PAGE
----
Only a small handful of reviewers outside Apple. Remember, they don’t ship until next week. I hate it when they talk about something we can’t go to the store and experience the product for ourselves and the product isn’t shipping.

      I think the HomePod is designed more for those that want Apple Music subscription. I mean, it’ll work as a speaker to route music from other devices, but it loses the Siri control when asking for what song/playlist you want, but you still get Siri for other things like controlling HomeKit, and other regular Siri requests.

    • mr_craig

      Yes and it’s extraordinary!

  • JimCracky

    And after all of that, it delivers sound in mono.

    • troll nonsense. channel separation is the opposite of “mono”. it separates channels including left and right to its 7 internal drivers.

      you know, just like a Bose shelf speaker.

      “Direct sound is beamed to the middle of the room, while ambient sound is diffused into left and right channels and bounced off the wall.”

      • CelestialTerrestrial

        You can’t reason with Mr. Cracky, He doesn’t “get it”. He doesn’t understand that one box can produce a stereo image. It might not be the best stereo image compared to two speaker boxes, but most of the other Smartspeakers don’t have enough drives to produce Stereo.

        • mr_craig

          Well put

    • mr_craig

      Buy 2 and wait for the sw upgrade. I have 1 and am entirely amazed.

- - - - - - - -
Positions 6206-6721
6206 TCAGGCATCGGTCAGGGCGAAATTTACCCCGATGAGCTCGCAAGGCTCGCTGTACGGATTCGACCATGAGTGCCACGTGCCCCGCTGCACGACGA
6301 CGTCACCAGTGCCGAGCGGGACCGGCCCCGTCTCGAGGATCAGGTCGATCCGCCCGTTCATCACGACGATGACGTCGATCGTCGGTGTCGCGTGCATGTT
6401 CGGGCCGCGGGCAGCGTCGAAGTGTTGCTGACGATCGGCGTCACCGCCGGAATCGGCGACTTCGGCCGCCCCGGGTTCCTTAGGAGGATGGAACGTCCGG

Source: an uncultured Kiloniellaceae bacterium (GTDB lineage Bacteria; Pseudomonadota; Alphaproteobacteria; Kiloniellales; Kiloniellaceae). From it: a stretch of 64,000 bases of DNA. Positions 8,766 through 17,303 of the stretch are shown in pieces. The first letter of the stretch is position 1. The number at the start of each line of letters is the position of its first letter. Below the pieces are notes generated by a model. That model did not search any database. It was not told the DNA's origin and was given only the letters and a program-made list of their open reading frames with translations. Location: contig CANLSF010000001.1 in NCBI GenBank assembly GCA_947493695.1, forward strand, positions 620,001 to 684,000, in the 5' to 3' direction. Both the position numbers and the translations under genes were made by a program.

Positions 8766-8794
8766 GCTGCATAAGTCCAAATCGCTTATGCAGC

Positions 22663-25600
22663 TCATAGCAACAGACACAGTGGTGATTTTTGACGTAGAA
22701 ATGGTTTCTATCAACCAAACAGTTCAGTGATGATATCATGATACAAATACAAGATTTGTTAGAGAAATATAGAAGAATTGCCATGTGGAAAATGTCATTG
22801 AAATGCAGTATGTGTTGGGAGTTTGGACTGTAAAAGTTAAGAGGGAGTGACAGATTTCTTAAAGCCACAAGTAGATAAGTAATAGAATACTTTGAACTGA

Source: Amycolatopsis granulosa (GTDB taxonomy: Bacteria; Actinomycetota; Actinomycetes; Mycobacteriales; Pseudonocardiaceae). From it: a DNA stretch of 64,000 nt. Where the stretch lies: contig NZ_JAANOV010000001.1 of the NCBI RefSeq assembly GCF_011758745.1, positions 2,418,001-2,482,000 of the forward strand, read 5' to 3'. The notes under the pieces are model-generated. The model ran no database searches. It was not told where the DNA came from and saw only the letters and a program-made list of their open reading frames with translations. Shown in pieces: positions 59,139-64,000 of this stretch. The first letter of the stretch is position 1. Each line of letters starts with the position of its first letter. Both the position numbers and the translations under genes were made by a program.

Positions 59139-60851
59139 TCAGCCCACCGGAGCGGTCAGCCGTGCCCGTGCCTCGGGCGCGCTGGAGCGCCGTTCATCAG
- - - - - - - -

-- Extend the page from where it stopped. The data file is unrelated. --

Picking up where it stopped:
• jimothyGator

    Here’s hoping the HomePod is a success, and that it leads to a family of products, like a HomePod mini and a portable, battery powered HomePod. Maybe the latter could be Beats branded, basically a Beats Pill with Siri and AirPlay capabilities.

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    • CelestialTerrestrial

      Beats and this product are designed by two completely different engineering teams. Beats is still run by Beats and their products are designed by a different group.

      I would think that the Stereo capability will be added within the next month or two.

  • Robert Follis

    Apparently Stereo is coming as software update later in 2018 as is multi-room

  • CelestialTerrestrial

    The idiot that wrote this is dumb as a stump. The HomePod is more of a comparison against other Smartspeakers, about the only B&O speakers I would compare it to might be the $1400 and $1800 BeoSound 1 and 2, which are also both Omnidirectional. I wouldn’t have compared the BeoLab 90’s, that’s a totally different class of speaker and audiophiles aren’t necessarily buying those in droves either.